As cryptocurrency prices continue to decline sharply this year from their all-time highs in December of 2017, digital asset exchanges are beginning to look for different ways to pull through the extended bear market. Crypto trading platforms OKex, Bitfinex, and FCoin have been approaching blockchain startups by offering to list their coins if they can help bring more customers to their exchanges.
Meanwhile, digital currency exchanges Binance and KuCoin have been reported to be charging very high listing fees. Christopher Franko, the co-founder of blockchain startup Expanse, has claimed that Binance wanted him to pay 400 Bitcoin (BTC), currently valued at over $2.5 million, to list his firm’s token on its exchange.
Charging Exorbitant Listing Fees
Although Binance CEO Changpeng Zhao tried to refute Franko’s claim, it has become evident that trading volumes on cryptocurrency exchanges and revenue has dropped significantly due to hundreds of billions of dollars exiting the struggling digital assets market.
Notably, Franko also claims that KuCoin wanted to charge him 50 BTC, or over $300,000 at current market prices, to list his company’s token on its exchange. After declining to pay the exorbitant listing fee, Franco said: “We can pay for it, but it doesn’t justify the means.”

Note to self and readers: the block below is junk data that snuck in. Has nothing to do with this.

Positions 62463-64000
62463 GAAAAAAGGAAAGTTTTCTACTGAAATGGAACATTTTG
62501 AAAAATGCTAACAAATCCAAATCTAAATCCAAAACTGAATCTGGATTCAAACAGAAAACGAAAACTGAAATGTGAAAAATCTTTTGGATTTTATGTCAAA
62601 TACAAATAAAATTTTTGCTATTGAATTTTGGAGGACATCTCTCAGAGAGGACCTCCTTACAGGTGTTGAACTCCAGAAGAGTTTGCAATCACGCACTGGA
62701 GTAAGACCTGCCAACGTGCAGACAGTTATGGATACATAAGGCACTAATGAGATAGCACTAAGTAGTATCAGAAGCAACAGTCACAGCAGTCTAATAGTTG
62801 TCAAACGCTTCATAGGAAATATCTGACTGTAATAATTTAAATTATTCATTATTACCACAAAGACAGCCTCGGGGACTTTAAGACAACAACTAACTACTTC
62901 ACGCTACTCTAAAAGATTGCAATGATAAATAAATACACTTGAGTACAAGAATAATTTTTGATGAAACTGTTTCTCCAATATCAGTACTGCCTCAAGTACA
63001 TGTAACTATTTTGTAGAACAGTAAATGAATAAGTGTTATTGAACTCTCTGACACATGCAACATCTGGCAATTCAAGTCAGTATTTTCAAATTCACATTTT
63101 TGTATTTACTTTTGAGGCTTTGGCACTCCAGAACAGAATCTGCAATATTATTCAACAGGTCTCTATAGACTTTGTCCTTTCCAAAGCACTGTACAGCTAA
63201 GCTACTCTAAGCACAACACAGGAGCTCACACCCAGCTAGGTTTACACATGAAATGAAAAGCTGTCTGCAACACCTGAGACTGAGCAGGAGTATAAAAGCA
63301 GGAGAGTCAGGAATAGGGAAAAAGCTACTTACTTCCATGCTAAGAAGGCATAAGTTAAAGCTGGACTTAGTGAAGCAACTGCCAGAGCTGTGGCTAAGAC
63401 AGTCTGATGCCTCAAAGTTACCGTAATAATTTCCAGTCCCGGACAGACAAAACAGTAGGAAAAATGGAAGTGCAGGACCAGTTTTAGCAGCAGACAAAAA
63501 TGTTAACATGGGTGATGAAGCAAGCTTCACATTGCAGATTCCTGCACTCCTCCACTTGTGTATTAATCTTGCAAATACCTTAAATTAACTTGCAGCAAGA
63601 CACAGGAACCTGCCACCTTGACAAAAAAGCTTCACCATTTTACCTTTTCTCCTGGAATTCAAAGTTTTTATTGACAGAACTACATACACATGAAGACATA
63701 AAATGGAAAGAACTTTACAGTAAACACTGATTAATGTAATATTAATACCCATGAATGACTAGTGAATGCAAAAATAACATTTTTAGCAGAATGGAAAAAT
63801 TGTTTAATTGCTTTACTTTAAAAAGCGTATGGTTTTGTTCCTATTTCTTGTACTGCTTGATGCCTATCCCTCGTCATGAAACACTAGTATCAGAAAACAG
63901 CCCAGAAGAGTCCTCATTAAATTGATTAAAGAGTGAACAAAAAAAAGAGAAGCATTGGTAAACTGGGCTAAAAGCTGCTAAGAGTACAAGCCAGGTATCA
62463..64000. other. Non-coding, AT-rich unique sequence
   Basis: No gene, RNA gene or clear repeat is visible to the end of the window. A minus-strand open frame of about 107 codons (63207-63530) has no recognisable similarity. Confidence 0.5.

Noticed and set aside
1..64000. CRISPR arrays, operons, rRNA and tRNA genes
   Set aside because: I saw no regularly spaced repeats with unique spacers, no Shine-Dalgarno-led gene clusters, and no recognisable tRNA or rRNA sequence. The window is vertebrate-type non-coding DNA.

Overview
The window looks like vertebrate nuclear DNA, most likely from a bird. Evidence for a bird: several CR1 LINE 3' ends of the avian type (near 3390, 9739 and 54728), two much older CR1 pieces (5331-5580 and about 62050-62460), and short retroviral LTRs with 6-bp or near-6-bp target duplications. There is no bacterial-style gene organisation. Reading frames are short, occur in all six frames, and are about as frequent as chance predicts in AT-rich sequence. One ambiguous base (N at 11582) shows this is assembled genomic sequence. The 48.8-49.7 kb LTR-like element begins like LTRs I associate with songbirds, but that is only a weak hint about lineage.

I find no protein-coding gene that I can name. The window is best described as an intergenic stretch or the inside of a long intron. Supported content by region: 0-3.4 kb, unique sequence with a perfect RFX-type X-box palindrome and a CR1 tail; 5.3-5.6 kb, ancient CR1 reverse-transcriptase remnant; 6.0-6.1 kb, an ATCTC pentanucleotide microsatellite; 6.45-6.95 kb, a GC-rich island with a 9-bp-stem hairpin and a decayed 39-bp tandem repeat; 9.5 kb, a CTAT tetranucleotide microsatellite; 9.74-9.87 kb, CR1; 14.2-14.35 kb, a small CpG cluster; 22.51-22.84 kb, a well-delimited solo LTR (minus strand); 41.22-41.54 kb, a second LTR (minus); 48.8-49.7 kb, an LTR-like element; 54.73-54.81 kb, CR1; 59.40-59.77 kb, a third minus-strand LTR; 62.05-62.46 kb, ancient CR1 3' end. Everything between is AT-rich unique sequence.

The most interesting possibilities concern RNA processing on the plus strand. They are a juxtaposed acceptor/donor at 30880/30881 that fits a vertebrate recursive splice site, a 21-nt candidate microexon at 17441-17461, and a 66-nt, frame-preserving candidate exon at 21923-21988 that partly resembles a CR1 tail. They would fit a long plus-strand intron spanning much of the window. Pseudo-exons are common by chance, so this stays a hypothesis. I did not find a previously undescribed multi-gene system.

KuCoin responded in a manner similar to Binance as the exchange said it does not disclose listing fees. Miles Wu, a representative from KuCoin, explained:
The listing fee is not the key factor for listing a project, the project itself is.
Usually blockchain startups run on a tight budget and most legitimate projects choose to invest their limited financial resources into research and development efforts. Commenting on the controversial or “unorthodox” strategies being used by exchanges to stay in business, the director of technology research at Digital Asset Research, Lucas Nuzzi, noted:
The market downturn has certainly contributed to an increase in unorthodox strategies by token issuers and exchanges.
“Native Coins” For Voting
As cryptocurrency prices continue to plummet, several exchanges have introduced their own “native coins.” Users are encouraged to buy these native coins so they can vote on which coins the exchange should list.
More established traditional market exchanges charge substantially lower fees, while also not requiring the companies they support to promote, or boost traffic, on their exchange. In most cases, bourses have been known to independently decide which stocks or commodities they will list on their exchanges – without asking traders for their input.
As CryptoGlobe reported, many cryptocurrency exchanges have resorted to desperate and misleading tactics in order to promote their business. Crypto Exchange Ranks (CER), a research group, conducted an investigation which revealed that newly established exchanges such as BitForex, CoinEx, and FCoin were generating fake volumes using “wash trading.”